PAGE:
#Hashtag May 4: Misappropriation in the social media era

Protesters crowd the edge of the Commons below Taylor Hall as they shout and gesture at National Guardsmen during the disturbances on the Kent State campus May 4, 1970. At left, in a cowboy-style shirt and wearing a headband, is Jeffrey Miller, who was killed later that day. Photo by Kent State University News Service.

Faith Riggs

How does May 4 fit into the social media-saturated world of our culture today?

Have you ever sat and thought … what would the hashtag be?

We’re immersed in a social-driven age, and it seems as if every social movement is accompanied by the four crossed lines. It becomes our activism. Our fight for change. Our way of bringing awareness to issues that are important to our generation. Sometimes seen at the crossroads of powerful and pointless. Sometimes seen as a way for young people to use their voice. We’ve seen movements like #bringbackourgirls, #Metoo, and #Marchforourlives dominate Twitter feeds and result in action. A hashtag is just a social media tool, but it creates this feeling that we are part of a community that’s making change, but really it’s the bare minimum of activism.

The impact of May 4 left college kids all over the country in outrage. Students banning together, standing in solidarity, all motivated to make a change. There were no computers. There were no smartphones. There were only thousands of students dedicated to making a real change. They used their voices in real life, and sought out real action.They used their bravery to stand for what they truly believed in.  

Even though students then didn’t have social media or even computers, they were connecting and inspiring one another. With social media, we have so much power than we’ve ever had. We can reach thousands of people in seconds, and we can learn from many college students who used their voices in the absence of the hashtag era when thinking about our activism. 


It wasn’t the first time the retailer Urban Outfitters featured a controversial clothing piece. It’s regretfully sold a shampoo targeted toward “suicidal hair,” and  a V-neck stamped with the words “eat less.” However, in September 2014, a “one of a kind” vintage Kent State shirt ignited a media outrage. The pink tye-dye sweatshirt featured red splatters that reminded many of blood stains. Many viewed the retailer as insensitive to the Kent State shooting that left four students dead. The company spoke out, issuing a reasoning and apology saying that the shirt was part of its sun-faded vintage collection and the blood stains and holes were discoloration from the sweatshirts’ original shade and from natural wear and fray.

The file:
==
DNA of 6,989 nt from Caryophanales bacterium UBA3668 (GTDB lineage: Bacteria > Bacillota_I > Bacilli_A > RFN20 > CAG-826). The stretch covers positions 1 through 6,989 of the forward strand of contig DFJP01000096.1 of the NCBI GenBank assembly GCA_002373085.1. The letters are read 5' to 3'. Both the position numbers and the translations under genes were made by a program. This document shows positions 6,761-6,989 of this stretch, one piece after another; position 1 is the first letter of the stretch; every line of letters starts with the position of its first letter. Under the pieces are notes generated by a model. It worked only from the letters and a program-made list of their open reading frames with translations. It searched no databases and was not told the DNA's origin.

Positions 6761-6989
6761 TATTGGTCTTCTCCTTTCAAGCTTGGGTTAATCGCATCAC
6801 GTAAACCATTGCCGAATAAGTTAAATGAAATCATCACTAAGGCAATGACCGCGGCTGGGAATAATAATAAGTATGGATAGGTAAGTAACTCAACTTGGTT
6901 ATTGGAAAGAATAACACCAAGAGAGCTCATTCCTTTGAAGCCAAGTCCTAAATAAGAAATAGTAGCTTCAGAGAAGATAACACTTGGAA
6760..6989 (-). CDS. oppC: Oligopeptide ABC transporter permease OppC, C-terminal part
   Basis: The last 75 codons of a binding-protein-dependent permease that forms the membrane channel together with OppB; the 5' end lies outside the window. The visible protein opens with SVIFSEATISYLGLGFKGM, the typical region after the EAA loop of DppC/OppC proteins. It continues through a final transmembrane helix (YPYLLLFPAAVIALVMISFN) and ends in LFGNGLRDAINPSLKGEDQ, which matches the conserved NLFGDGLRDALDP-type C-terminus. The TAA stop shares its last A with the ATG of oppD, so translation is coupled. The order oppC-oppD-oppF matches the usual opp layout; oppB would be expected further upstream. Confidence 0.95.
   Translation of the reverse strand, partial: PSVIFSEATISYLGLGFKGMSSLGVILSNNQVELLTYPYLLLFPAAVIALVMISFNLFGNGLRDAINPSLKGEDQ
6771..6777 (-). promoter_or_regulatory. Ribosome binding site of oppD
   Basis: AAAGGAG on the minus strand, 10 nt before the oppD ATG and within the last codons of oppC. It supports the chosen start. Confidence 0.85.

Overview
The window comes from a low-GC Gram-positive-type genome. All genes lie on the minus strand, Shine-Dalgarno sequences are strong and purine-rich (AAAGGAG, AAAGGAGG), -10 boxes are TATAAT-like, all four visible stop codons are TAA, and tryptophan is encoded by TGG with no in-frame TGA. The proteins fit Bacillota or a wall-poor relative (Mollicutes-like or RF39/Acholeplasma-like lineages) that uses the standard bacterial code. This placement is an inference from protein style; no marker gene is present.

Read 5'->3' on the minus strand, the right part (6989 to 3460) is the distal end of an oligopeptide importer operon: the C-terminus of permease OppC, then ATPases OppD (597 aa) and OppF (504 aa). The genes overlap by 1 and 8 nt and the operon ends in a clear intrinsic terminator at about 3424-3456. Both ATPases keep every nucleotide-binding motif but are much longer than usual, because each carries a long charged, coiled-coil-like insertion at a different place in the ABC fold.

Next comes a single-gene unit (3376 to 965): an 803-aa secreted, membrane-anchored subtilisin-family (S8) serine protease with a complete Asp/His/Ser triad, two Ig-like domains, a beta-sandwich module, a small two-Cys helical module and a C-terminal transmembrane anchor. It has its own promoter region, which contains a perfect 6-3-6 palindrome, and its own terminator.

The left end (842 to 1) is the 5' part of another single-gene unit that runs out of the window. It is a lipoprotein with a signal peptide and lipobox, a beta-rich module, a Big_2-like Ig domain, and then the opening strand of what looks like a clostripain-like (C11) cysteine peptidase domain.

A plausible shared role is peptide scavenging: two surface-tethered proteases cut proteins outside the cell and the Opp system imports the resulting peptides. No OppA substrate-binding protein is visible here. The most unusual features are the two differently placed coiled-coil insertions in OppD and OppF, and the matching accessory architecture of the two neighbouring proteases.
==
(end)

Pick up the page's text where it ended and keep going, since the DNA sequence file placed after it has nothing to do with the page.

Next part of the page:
The university responded to the clothing company’s decision to sell the shirt, saying the item was in poor taste and trivializes a loss of life that still hurts the Kent State community today. The university also invited leaders of the company, and the person who invested in the item, to the May 4 Visitors Center in order to gain perspective on its meaning. 


Along the balcony of Louisiana State’s Delta Kappa Epsilon house, a large sign flowing in a football season breeze read “Getting Massacred Is Nothing New to Kent St.” The sign hung before a football game against Kent State was meant to evoke a harmless rivalry before the game, or possibly reference Kent State’s football record. However, the usage of the word “massacre” also referenced the 1970 shootings.

Kent State released a statement saying, “We take offense to the actions of a few people last night who created an inappropriate sign and distracted from the athletic contest on the field.” The fraternity apologized and admitted the sign was inappropriate and should never have been hung in the first place.


Kent State alumna Kaitlin Bennett took to Twitter shortly after graduating to tweet a graduation photo of herself in a white dress, black suede wedges, an AR-10 swung around her back and a graduation cap that read, “Come and get it.” She captioned her photo with “Now that I graduated from Kent State, I can finally arm myself on campus. I should of been able to do so as a student especially since four unarmed students were shot and killed by the government on this campus.”

Her controversial post and opinionated statements went viral nationally. Bennett told Campus Reform she worries the university’s gun policy limits students’ abilities to protect themselves on campus. “I believe not only that those four students would still be alive today had they had the right to carry on campus, but that students today would be much safer,” she said. 

Since May 4, there have been a few cheap misappropriations of the event, but to use such a tragic event to create attention, a punchline to a joke or entertainment is completely disrespecting the Kent State community and the lives lost. In the age of social media, some of these events have been magnified. The May 4 presence on social media should be better served when the tragedy is represented in a positive light, such as positive representations like the opening credits of the 2009 film “Watchmen,” which featured a creative take on the shooting in a way that was not misappropriating the tragedy.

Faith Riggs is a contributor. Contact her at [email protected].